DACHSER can provide its customers with support in many ways when it comes to customs. That being said, here we’re dependent on close cooperation,” said Vinzenz Hingerl, Department Head Customs at DACHSER. “These can all be prepared well in advance. “It’s also important to agree with trade partners on the Incoterms that will apply in the future. This will help avoid processing delays ahead of time. The Incoterms define who commissions customs clearance as well as who assumes the costs for dispatch and for import duties.”

Lastly, as Dacsher continues preparations for a hard-Brexit environment, the company encourages its customers to tap into its well prepared and reliable network of resources.

“Uncertainties are part and parcel of the logistics business,” says Reinel. “Brexit is a challenge and DACHSER is ready to meet it. The UK is and will remain an important part of DACHSER’s European network. We are posting continuous growth there, and despite the disruptions that Brexit could cause, we expect that this positive trend will continue for our UK country organization.”

 

Source: BSY Associates 

Is a Future U.S.-UK trade deal stuck in a Catch 22?

It seems the aspirations of the pro-Brexit camp have been put in a rather uncomfortable place, which may restrict the degree to which the UK can take advantage of its upcoming independence from the European Union.

As many will recall, much of the impetus behind the Brexit movement was to break Britain free from the shackles of EU regulatory policies and the multilateral system of negotiating agreements through Brussels, rather than London. The “Vote Leave” movement felt the UK would be better off negotiating trade deals on its own, emphasizing the value of a bilateral UK-U.S. trade deal.

No Backstop, No Deal

Yet, precisely how successful negotiations between London and Washington might be has become a very open question. During a recent visit to Washington by Irish Deputy Prime Minister, Simon Coveney, members of U.S. Congress stressed unequivocally that any Brexit deal between the UK and EU must include an open border between Northern Ireland and the Irish Republic. The members of Congress – which include Richard Neal, a Democrat who chairs the House Ways & Means Committee that will oversee any future U.S.-UK deal – believe a hard Brexit that establishes a hard border would jeopardize the peace process set out in the Good Friday Agreement of 1998 and, therefore, would be unacceptable. House Democrat Brendan Boyle, a member of the Friends of Ireland caucus, even went so far as to introduce a resolution in the House to oppose any reestablishment of a hard border.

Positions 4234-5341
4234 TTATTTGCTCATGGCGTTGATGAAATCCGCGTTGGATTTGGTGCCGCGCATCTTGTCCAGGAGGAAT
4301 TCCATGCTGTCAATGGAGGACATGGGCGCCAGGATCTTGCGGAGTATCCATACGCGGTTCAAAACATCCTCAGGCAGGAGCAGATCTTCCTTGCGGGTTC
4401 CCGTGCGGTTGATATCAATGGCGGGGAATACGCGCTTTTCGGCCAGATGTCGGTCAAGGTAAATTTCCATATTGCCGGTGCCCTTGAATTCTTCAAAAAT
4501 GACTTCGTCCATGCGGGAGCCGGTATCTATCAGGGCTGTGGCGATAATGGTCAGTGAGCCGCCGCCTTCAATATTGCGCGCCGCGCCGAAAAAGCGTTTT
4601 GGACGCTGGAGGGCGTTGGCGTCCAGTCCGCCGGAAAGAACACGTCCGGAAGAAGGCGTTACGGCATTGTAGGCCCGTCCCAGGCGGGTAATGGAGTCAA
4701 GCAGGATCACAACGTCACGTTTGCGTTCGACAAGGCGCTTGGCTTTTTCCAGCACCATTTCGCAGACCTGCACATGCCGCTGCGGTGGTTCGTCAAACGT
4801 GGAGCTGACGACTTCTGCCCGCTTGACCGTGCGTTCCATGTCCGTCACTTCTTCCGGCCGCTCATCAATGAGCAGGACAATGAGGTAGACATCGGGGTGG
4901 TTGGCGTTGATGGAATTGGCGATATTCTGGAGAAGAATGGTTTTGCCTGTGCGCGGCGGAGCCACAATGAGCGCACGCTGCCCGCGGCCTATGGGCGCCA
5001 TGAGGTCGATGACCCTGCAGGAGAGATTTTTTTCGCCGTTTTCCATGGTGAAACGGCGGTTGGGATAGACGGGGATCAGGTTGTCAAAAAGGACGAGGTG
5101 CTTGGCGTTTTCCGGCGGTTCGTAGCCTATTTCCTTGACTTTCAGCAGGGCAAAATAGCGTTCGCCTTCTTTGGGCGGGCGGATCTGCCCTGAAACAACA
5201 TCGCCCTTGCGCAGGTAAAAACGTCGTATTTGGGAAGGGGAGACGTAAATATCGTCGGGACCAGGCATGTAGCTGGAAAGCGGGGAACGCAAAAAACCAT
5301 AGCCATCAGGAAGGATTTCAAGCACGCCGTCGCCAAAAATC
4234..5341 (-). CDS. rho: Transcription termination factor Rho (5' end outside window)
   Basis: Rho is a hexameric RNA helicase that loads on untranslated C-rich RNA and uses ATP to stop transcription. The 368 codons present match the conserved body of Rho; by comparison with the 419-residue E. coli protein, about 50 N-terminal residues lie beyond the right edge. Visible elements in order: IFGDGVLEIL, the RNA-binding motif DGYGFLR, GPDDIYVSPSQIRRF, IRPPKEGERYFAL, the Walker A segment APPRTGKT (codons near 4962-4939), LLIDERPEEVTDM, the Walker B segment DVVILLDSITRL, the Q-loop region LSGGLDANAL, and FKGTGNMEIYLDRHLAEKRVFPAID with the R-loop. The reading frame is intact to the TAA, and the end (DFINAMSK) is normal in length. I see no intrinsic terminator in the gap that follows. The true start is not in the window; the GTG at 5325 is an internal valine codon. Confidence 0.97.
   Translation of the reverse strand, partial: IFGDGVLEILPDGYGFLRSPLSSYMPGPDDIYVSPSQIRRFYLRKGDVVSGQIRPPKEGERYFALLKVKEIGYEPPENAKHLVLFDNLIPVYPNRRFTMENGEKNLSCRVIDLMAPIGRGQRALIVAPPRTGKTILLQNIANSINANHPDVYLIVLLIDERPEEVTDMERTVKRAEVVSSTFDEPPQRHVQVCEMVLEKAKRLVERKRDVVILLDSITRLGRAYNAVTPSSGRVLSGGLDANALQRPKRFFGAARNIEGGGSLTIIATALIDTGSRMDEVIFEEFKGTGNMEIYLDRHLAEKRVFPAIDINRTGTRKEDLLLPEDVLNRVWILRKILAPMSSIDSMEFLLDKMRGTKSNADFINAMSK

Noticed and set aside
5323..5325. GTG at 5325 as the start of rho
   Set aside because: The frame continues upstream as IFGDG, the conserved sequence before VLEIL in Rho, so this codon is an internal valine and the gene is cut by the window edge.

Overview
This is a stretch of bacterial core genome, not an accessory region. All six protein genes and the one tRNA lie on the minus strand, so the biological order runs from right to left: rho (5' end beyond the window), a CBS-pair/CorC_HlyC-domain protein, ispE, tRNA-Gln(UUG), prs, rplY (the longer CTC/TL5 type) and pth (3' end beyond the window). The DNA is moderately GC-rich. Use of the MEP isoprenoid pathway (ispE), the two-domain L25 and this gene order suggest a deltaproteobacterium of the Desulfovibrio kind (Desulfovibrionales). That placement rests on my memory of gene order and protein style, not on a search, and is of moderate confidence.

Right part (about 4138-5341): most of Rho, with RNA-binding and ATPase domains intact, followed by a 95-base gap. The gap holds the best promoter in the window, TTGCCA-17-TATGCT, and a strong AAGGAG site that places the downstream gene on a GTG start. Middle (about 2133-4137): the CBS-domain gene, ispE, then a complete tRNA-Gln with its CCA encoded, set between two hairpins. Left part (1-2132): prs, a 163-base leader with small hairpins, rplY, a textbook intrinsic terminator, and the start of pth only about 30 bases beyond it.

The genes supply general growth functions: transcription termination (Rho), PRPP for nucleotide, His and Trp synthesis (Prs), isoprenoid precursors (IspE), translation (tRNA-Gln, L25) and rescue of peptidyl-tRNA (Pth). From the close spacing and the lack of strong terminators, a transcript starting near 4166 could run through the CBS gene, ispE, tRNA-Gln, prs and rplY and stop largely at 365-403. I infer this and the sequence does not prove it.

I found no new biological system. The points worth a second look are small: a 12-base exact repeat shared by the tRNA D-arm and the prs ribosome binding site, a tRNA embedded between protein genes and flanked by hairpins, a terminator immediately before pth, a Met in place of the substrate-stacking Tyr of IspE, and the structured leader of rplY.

Britain’s parliament recently rejected a proposed Brexit plan that would have included a backstop to maintain a soft Irish border in the event the UK and EU were unable to come to an agreement on the terms of trade in the post-Brexit transition period. British Prime Minister Theresa May is now in discussions with EU officials to receive assurances in writing that the backstop would be only a temporary measure, so that she may ease the concerns of pro-Brexiters who see the backstop as a mechanism to bind UK customs policy and processes with those of Brussels.

Soft Border Could Also Sour Deal

Even in the event the UK and EU come to mutually agreeable terms on Britain’s exit from the EU that satisfies the British parliament, the possibility of Washington and London finding common ground on a trade deal is far from a foregone conclusion.

In spite of the tensions caused by Brexit, the EU will remain the UK’s largest trading partner and London’s first priority will be to secure favorable terms of trade with Brussels. Such terms are likely to demand adherence to the EU’s elevated regulatory standards for health and safety, particularly as it pertains to food items. If the recent feedback from U.S. industry groups on the negotiating objectives of a U.S.-UK agreement are any indication, adherence to these regulations will likely be a point of contention, as U.S. producers believe the EU’s current regulations are too onerous and restrict the degree to which U.S. producers can sell their products in the EU.

EU regulations are also likely to creep into areas such as data privacy. If the UK agrees to adhere to the EU’s recently implemented General Data Protection Rules (GDPR), this may become a stumbling block in negotiations as data privacy in the U.S. is not regulated in the same manner.